Natural Dye Experiment: Purple Cloth

     Our core curriculum this school year is Time4Learning. I choose to supplement the lessons with fun activities and interesting videos. The 5th grade lesson plans at T4L had Meechi studying Phoenician culture in social studies at the same times as learning about the scientific method in science. This was perfect for harmonizing these subjects into one fun project. Today I will be sharing just how we combined the study of the Phoenicians with lessons on the scientific method.

     First some background on Phoenicians...
The Phoenicians were excellent at trade. One of their most valuable exports was purple dye or purple cloth/material. In history it is noted that purple was a very difficult dye to make and therefor extremely valuable. The Phoenicians had mastered making Tyrian Purple, made from murex shellfish.

     Here are links to some of the videos we watched to learn more about how purple dye is harvested from murex:

  • This video covers some history of the Phoenicians and the extraction of the dye, as well as some other history on purple dye. Tyrian Purple | History of Colors | LittleArtTalks
  • At this link you will find an interesting video of the extraction process (warning: many murex die in this process) Extracting Dye from a Murex Trunculus
  • Here is a video showing some history of the Phoenicians and their collecting of  dye from Murex Snails 
  • This video shows a clearer picture of the extraction (warning: it's gross) than the other video I posted, but the historical information does not talk about the Phoenicians. Murex Extracted Purple Color There really isn't any talking about the process in this video. It simply shows the process, but it is still interesting to see the whole process in action. 
     So, what do Phoenicians and murex snails have to do with the scientific method? Well, in learning the rarity and importance of purple dye for the Phoenician society, we decided it might be interesting to see if we could create some purple dye of our own. It was time to cross over into our science lessons.

Preparing for our natural dye experiment:


     First we needed to do some research. We started by watching some videos of others using natural dyes.

     In our research we came across one video that was laughably awful. I used it as a lesson for Meechi on how NOT to perform an experiment. (The woman in the video is drinking wine, so some people may not want to let their kids watch due to that. I don't have an issue with drinking, my child sees me drink wine, so it wasn't an issue for us. Or maybe you could use it a lesson on how drinking too much makes you act like an idiot? lol)  Epic fail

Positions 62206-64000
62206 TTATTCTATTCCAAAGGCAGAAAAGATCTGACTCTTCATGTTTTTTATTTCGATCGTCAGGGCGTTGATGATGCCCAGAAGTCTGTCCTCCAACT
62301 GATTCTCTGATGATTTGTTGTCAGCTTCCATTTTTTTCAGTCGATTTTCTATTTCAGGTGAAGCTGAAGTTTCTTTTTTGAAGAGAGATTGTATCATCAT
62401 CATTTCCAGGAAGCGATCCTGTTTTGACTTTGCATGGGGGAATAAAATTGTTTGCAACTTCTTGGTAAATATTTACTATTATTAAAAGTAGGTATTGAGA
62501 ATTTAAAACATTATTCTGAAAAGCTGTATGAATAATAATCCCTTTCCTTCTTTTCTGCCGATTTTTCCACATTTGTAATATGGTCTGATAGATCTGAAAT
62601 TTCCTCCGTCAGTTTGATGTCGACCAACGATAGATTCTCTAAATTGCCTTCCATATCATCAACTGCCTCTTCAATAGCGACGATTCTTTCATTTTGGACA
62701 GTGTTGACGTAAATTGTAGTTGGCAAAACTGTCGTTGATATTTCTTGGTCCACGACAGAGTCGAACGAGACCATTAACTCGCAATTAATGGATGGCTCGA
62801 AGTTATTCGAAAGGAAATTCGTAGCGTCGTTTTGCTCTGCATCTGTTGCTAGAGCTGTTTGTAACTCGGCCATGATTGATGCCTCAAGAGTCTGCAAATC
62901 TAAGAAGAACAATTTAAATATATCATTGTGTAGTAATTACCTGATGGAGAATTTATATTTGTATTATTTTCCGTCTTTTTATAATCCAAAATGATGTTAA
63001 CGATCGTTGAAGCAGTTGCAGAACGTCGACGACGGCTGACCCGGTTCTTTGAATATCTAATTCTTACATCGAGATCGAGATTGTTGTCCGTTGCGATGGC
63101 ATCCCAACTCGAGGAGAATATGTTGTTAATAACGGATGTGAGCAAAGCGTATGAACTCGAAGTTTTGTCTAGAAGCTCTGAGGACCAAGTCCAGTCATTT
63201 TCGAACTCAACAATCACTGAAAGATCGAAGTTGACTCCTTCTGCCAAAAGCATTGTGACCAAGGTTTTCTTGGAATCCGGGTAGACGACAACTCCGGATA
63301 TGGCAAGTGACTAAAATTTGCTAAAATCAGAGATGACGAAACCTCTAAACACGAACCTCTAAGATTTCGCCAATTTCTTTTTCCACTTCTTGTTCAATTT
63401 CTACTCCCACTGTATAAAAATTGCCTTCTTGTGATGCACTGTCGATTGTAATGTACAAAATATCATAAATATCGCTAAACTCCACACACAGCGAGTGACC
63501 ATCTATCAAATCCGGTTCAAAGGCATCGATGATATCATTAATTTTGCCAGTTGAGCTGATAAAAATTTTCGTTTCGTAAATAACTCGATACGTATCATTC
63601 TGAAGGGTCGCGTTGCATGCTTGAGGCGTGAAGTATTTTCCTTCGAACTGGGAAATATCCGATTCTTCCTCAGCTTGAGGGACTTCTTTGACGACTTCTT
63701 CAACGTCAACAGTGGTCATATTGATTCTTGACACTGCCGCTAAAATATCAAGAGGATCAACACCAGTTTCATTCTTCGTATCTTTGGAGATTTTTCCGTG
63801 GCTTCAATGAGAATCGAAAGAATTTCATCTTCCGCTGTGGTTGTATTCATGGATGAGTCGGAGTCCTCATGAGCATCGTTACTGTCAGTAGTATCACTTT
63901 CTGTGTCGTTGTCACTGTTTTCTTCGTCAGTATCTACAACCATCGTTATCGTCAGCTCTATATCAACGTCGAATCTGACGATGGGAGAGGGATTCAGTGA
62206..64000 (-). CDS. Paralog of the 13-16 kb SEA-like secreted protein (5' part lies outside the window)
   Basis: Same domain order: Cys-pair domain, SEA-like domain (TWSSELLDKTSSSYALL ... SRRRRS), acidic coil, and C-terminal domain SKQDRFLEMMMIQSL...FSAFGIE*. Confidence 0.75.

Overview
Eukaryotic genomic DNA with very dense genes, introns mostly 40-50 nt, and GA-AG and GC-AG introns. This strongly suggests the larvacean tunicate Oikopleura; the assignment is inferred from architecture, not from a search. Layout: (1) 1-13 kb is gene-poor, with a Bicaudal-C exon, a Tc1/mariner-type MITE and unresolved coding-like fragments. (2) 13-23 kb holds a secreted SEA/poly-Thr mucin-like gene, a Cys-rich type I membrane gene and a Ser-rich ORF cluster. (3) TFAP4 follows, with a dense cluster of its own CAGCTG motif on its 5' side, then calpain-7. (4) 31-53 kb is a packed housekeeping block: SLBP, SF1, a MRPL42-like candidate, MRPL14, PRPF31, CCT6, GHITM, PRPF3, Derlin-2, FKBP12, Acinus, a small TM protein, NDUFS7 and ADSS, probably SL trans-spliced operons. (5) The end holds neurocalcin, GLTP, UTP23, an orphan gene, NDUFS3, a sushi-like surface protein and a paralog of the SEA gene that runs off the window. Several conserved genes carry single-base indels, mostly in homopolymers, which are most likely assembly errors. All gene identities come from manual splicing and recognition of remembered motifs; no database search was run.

As you can see, this woman was totally unprepared for this project. Watching this was a great way to show my son why we do proper research and create an informed plan before beginning any experiment or project.

     After watching some videos, we referenced websites outlining how others had created natural dyes.
  • Pioneer Thinking was a great resource for which plants create certain colors. This site also suggested using fixatives on the cloth as mentioned in one of the videos. The suggestions on this site were a salt fixative for berry dyes, of 1/2 cup salt to 8 cups cold water and a vinegar fixative for plant dyes, of 4 parts cold water to 1 part vinegar. Since one of the videos we watched had stated salt can change the color of your dye, I let Meechi make a decision on whether or not to use salt for the berries we would be using or not. He chose to use vinegar as a fixative for all of the cloth, regardless of what type of plant dye it would be going into. (It would make an interesting experiment to try different fixatives and see what affect it has on color some other time.)
  • Popsugar also had some suggestions of plants to use for certain colors and directions on how to do the process. 
     Once we had done some research on how to create and use natural dyes, we were ready to use that information to create our own experiment. In order to do this, I created a scientific outline sheet for Meechi to use. (I have made this available to the public, so feel free to print and use the outline. I do ask that you give a credit and link back here if you decide to share on your own webpage or blog) Now we were ready to begin.

After we prepared our cloth by soaking it in vinegar and water, we prepared our fruits and veggies.
We made sure to wear gloves so the foods didn't stain our skin.

After chopping everthing, we boiled it
 and then let it simmer for an hour and a half.
Next, we added our material (we used small cotton bags) to our dye

We let the material soak in the dye for 2 hours

Our project was a success. we managed to make a couple of purple dyes.